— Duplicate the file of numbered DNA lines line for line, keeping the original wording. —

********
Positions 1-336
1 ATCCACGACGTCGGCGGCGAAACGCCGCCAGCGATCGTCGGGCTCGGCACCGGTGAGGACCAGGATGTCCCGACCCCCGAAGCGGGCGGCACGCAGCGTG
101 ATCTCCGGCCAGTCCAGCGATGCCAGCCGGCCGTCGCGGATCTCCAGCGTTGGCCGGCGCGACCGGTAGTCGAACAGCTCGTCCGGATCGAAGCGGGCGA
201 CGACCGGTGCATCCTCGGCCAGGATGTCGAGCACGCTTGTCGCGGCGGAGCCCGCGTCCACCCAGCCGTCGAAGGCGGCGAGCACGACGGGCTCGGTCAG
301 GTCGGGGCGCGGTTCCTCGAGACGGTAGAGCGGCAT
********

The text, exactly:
Positions 1-336
1 ATCCACGACGTCGGCGGCGAAACGCCGCCAGCGATCGTCGGGCTCGGCACCGGTGAGGACCAGGATGTCCCGACCCCCGAAGCGGGCGGCACGCAGCGTG
101 ATCTCCGGCCAGTCCAGCGATGCCAGCCGGCCGTCGCGGATCTCCAGCGTTGGCCGGCGCGACCGGTAGTCGAACAGCTCGTCCGGATCGAAGCGGGCGA
201 CGACCGGTGCATCCTCGGCCAGGATGTCGAGCACGCTTGTCGCGGCGGAGCCCGCGTCCACCCAGCCGTCGAAGGCGGCGAGCACGACGGGCTCGGTCAG
301 GTCGGGGCGCGGTTCCTCGAGACGGTAGAGCGGCAT